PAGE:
A special moment, feeding an elephant with Lek, the founder of ENP
But it wasn’t all work and no play. We had tons of down time. We worked for 2-3 hours in the morning, had a lunch break, then worked again for 2-3 hours in the afternoon, and that was it! So there was plenty of time for things like napping (if you could sleep in that heat), attempting to get wifi (which was always hit or miss), getting $5 massages offered by a wonderful group of women at the park (I got four!), walking or playing with the 400+ dogs that live at the sanctuary, taking multiple showers a day, floating down the river in an inner tube, or just hanging out with new friends. Plus there was a lot of stuffing our faces with amazing vegan food three times a day! It was a lot like being at an adult summer camp, except better because we were supporting a great cause.
Now, back to the reason that the sanctuary exists in the first place: Elephants being used for tourism and logging. In Southeast Asia and India, elephants used for tourism are taken away from their mothers at a very young age, usually before they’re even done nursing. It takes 50 men to separate the baby from his mother. The babies are then forced into a cage-like structure called “the crush.” All of their legs are tied to posts and for 7-10 days they are submitted to the “phajaan,” or spirit-breaking ceremony. Their trunks also have to be tied to a post to prevent them from committing suicide by stepping on their trunks or putting their trunks in their mouths, thus suffocating themselves. During the torture the babies are brutally beaten with sticks, stabbed with nails and hooks, hit by rocks from slingshots, poked in the eyes, starved, and sleep deprived. The end goal of the phajaan is that the elephant will be submissive to humans for the rest of its life. The mental trauma is so severe that the baby no longer recognizes it’s own mother. These babies can then be “trained” (which is really just continued torture and beatings) by their mahouts so that tourists can ride them, watch them perform or paint, touch them, feed them, pay them for a photo, etc. But it doesn’t end at the phajaan. Tourism elephants continue to live horrible, tortured lives, as they are tied up with shackles, beaten with bull hooks, forced to walk on hot streets that burn their feet, forced to pick up people with their trunks for photos, starved, brought into bars and fed alcohol by stupid tourists for a ridiculous $1 photo op. They develop sores from the chairs that are mounted on their backs for riding. Baby elephants fall into deep holes and cannot be saved. The suffer every single second of every day. And logging elephants (which is illegal in Thailand but authorities get paid off to look the other way and allow it to happen anyway) suffer from broken bones, dislocated joints, and even get blown up by land mines. This is no joke. Elephants all over the world in circuses and zoos are also subjected to this kind of treatment in order to make them fearful and obedient. Elephants are not entertainment. ANIMALS are not entertainment. Please, please, please DO NOT support animal tourism and entertainment. People don’t think about what happened to get that creature “tamed” and they don’t think about the repercussions (money going back into the same industry, thus fueling it for more and more elephants to be treated this way), and it’s this ignorance that is the reason this industry is so huge here.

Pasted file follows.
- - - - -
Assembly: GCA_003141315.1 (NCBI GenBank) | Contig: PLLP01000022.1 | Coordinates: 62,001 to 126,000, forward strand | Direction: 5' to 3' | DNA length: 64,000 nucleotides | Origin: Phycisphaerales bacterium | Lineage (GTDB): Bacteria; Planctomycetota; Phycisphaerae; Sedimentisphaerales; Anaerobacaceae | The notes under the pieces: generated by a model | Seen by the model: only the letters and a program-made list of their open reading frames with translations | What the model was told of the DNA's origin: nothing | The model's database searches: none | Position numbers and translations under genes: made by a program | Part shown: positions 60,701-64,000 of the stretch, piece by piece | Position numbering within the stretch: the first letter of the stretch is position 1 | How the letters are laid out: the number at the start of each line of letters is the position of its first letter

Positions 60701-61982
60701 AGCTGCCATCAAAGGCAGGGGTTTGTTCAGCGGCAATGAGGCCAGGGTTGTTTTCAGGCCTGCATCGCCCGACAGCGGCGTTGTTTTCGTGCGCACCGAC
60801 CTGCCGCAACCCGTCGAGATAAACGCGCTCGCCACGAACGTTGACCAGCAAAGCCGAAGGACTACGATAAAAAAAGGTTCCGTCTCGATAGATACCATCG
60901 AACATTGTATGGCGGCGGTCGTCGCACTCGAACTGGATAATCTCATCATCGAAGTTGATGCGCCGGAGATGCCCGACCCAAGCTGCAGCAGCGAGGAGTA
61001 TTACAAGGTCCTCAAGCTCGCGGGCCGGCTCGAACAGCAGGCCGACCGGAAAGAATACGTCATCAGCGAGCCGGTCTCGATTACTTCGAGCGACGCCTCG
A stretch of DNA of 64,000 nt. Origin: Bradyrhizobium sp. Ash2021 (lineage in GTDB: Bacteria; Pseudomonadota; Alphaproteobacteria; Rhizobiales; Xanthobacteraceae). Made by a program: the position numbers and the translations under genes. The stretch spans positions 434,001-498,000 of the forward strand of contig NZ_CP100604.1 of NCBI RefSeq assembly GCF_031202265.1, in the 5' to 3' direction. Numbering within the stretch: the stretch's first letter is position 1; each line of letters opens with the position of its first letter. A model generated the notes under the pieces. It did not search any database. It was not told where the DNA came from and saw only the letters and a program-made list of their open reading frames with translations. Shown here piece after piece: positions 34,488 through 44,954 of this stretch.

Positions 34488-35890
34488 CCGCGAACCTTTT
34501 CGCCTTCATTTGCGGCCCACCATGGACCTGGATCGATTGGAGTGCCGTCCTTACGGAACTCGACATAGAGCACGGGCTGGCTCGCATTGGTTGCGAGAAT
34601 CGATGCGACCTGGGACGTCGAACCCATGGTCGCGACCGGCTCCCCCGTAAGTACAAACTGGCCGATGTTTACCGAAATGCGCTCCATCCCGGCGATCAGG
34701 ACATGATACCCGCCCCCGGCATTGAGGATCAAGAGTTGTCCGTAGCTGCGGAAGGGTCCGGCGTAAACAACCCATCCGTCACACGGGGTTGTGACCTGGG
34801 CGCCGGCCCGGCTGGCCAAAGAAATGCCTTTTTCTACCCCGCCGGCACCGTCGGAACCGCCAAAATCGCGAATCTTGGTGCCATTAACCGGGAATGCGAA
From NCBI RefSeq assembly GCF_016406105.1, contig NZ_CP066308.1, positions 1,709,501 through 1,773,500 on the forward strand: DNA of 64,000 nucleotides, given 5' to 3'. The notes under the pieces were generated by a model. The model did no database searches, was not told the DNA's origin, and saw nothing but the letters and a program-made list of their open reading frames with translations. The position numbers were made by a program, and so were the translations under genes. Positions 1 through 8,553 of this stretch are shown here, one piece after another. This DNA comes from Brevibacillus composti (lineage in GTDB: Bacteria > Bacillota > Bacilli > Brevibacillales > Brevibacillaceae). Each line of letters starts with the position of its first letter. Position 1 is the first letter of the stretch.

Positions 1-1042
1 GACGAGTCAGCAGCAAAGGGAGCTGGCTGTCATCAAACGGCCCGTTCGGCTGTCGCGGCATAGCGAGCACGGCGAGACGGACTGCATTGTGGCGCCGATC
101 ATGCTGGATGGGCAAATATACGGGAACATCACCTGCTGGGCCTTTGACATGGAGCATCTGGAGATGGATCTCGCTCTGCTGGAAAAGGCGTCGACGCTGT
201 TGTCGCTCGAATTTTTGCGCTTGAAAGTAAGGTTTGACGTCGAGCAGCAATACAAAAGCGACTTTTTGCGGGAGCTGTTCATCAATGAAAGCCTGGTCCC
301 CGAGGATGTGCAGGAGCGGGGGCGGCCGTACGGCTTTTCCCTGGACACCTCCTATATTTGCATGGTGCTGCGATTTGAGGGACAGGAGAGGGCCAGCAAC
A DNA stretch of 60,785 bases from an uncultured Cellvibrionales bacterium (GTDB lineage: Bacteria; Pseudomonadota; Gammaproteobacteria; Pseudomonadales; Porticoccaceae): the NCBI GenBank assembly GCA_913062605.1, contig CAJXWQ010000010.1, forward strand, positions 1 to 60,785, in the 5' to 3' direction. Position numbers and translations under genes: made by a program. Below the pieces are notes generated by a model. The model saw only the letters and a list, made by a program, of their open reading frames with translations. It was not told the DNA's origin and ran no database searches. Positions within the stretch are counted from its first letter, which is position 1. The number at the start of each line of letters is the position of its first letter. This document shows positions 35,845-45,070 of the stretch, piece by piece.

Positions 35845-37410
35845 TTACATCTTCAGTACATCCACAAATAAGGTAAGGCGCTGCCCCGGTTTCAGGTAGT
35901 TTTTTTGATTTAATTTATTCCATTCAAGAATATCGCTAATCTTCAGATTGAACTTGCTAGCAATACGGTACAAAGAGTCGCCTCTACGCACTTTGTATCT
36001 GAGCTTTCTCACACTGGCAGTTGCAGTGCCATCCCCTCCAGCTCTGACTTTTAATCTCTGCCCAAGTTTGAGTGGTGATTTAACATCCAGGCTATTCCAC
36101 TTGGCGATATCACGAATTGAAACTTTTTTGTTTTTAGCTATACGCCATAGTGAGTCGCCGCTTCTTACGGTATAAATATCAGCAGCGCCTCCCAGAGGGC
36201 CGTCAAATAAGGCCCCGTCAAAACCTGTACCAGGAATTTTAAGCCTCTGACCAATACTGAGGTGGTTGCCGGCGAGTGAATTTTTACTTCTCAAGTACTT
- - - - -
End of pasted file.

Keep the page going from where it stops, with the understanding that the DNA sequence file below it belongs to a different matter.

Thailand used to have approximately 100,000 elephants. Now there are less than 3,000. Please help save what’s left of these magnificent beings.
If you can and would like to donate to ENP (and you should! It’s a WONDERFUL cause!), you can do so here: